Nineteenth-century scientific discoveries changed forever the way that reality and truth were defined by placing empirical models foremost not only in the scientific community, but in society in general. This led to the questioning of traditional Christianity, and consequently to the development of spiritualism, a belief in the scientifically verifiable occurrence of communication with the spirits of the dead who provided guidance to those still embodied. Sir Arthur Conan Doyle was deeply involved in spiritualism, and himself serves as an example of the controversy because he found his scientific training incompatible with Christianity. Spiritualism drew from both science and religion, and sought the endorsement of the scientific community by using scientific methods and prominent scientists in their investigations. Spiritualism, though it did not persuade either the scientific community or the Christian community, embodies the search for a religion which is compatible with the modern needs for both empirical proof and spirituality.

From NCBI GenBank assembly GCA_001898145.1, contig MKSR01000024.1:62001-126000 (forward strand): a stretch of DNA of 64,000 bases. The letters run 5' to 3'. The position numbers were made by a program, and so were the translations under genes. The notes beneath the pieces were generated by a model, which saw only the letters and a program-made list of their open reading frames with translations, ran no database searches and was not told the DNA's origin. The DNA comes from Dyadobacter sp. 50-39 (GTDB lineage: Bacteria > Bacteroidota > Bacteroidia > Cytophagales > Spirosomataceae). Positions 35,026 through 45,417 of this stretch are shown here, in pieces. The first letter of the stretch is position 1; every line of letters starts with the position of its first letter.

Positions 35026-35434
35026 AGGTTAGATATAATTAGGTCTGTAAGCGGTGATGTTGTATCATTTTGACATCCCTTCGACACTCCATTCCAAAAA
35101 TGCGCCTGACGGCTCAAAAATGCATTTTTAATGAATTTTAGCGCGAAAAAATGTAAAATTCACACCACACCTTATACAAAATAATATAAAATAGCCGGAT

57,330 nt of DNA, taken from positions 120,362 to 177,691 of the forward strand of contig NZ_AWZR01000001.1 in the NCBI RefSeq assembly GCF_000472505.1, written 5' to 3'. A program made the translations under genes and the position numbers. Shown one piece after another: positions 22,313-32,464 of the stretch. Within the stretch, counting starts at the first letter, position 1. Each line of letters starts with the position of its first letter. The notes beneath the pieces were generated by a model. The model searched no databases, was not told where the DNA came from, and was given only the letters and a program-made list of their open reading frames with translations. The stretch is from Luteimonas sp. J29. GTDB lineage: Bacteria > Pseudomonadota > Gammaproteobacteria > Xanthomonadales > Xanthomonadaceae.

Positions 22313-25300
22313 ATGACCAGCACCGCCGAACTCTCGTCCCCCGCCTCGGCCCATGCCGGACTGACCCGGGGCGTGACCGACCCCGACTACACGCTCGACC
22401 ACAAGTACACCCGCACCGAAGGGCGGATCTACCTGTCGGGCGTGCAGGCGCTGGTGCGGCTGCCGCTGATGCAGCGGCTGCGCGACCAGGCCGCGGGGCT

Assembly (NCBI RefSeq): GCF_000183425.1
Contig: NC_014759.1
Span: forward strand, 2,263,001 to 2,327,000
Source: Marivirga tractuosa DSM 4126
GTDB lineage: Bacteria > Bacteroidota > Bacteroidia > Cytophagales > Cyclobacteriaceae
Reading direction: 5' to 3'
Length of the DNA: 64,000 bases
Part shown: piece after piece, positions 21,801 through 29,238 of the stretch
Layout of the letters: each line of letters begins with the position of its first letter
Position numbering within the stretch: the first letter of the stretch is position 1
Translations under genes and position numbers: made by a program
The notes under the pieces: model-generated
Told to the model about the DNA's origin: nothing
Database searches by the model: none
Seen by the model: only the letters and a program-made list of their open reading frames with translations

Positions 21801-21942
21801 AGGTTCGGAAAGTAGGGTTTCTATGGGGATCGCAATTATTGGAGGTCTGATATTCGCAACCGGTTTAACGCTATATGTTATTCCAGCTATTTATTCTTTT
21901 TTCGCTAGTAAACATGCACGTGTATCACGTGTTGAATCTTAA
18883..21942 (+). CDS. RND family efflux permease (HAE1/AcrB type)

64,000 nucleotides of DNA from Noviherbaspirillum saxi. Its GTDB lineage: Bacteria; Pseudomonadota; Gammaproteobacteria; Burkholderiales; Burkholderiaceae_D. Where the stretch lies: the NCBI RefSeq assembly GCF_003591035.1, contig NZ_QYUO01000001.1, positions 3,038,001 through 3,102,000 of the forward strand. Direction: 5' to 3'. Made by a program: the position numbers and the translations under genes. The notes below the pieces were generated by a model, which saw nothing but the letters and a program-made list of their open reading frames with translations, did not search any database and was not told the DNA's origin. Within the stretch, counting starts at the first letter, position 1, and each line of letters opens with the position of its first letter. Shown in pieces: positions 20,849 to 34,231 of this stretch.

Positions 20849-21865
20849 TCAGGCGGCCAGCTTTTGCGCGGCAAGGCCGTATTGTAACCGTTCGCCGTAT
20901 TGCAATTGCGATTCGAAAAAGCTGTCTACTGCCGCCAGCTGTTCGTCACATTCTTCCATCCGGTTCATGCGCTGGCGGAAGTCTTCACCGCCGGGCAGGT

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Williams, Andrea J., "Evidence for the Unseen: Sir Arthur Conan Doyle, Spiritualism, and the Quest for a Scientific Religion" (1996). Honors Theses. 557.